In a groundbreaking initiative, professors John Lin and Lidia Ratoi of the University of Hong Kong merged an ancient dilapidated wooden house in China with a 3D-printed structure, creating the Traditional House of the Future. This project is part of a larger government plan to renovate hundreds of old wooden houses in Nanlong village in southwest China.
The process began with a full scan of the original house, which was then dismantled and enlarged, supported by 3D-printed walls. By integrating the new walls, the living space of the traditional house was enlarged, with additional dividing walls creating an entrance patio, kitchen and bathrooms.
The project emphasizes the potential of technology as a means to reinforce local and cultural building practices. By treating the existing built fabric as a ‘new nature’ that requires adaptation rather than alteration, the Traditional House of the Future embraces sustainability in social, technological and cultural aspects.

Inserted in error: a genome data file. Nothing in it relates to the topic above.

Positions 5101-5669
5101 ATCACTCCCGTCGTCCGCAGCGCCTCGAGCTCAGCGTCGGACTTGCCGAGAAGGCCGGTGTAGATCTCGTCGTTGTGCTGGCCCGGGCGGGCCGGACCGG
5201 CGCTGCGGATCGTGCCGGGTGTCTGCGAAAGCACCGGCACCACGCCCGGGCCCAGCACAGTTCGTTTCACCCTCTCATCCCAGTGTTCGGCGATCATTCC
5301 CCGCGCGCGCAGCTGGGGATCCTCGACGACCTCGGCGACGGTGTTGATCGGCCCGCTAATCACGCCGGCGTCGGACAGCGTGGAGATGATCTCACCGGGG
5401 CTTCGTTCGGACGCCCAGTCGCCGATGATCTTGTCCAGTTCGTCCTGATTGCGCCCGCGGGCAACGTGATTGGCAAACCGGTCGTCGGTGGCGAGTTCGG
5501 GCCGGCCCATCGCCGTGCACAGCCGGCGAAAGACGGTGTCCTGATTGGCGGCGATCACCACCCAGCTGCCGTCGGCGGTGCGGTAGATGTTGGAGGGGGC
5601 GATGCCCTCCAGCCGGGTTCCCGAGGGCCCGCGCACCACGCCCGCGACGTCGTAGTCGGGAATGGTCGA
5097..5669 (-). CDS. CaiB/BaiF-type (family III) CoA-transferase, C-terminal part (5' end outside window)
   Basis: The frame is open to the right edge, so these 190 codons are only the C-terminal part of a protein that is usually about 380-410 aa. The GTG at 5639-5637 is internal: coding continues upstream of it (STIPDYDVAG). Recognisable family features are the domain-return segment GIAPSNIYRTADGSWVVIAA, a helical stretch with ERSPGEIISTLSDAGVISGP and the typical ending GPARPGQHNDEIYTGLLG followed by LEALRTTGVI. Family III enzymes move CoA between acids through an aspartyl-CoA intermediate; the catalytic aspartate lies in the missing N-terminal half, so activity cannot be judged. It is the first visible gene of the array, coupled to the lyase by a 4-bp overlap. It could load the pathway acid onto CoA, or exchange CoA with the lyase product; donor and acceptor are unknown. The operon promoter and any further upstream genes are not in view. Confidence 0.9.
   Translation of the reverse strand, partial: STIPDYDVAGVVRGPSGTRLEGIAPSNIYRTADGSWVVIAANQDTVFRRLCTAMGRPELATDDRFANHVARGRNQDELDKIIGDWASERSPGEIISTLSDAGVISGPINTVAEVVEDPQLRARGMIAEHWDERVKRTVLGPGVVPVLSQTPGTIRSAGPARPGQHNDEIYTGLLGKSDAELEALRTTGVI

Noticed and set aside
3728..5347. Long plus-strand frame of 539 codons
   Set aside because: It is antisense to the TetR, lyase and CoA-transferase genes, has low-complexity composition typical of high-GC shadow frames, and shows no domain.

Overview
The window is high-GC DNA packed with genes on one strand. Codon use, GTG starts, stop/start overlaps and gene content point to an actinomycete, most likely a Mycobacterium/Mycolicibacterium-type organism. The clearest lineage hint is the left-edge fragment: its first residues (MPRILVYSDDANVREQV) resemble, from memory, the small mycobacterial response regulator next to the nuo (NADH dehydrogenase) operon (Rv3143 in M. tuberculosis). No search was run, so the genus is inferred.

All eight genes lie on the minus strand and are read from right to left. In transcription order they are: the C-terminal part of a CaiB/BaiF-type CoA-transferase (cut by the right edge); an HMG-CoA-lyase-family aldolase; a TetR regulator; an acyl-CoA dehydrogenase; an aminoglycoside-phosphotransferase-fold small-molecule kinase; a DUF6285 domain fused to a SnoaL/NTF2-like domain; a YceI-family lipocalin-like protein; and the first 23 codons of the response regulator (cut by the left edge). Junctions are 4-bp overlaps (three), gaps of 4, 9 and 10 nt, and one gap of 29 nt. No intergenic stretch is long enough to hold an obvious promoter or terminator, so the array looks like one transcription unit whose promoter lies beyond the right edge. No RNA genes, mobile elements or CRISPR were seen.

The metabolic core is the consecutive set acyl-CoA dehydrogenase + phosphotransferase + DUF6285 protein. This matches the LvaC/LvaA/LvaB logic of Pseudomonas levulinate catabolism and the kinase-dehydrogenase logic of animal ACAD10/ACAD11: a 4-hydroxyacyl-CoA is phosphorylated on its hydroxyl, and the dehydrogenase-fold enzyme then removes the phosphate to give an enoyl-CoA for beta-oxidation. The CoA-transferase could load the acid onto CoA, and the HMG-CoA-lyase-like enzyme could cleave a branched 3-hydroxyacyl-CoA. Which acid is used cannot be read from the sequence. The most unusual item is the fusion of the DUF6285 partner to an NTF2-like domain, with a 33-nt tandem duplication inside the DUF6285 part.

The design concept is inspired by Lin and Sony Devabhaktuni’s research on innovative vernacular house renovations in rural China. His approach views older homes as continually flexible design structures capable of adapting to changing lifestyles, rather than solely preserving cultural heritage. As rural China experiences lifestyle changes, the lack of flexible spaces in traditional wooden houses has led to neglect. The addition of 3D printed walls allows locals to repurpose these old houses and reassemble them into new houses.
This prototype exemplifies how 3D printing technology can be used for flexible home renovations, meeting the changing needs of communities. It encapsulates the dynamic nature of transitioning lifestyles at the intersection of tradition and modernity.
As 3D printing technology revolutionizes construction and architects push boundaries with innovative designs, these projects showcase the exciting possibilities of melding tradition and modernity, ultimately shaping the future of architectural innovation.
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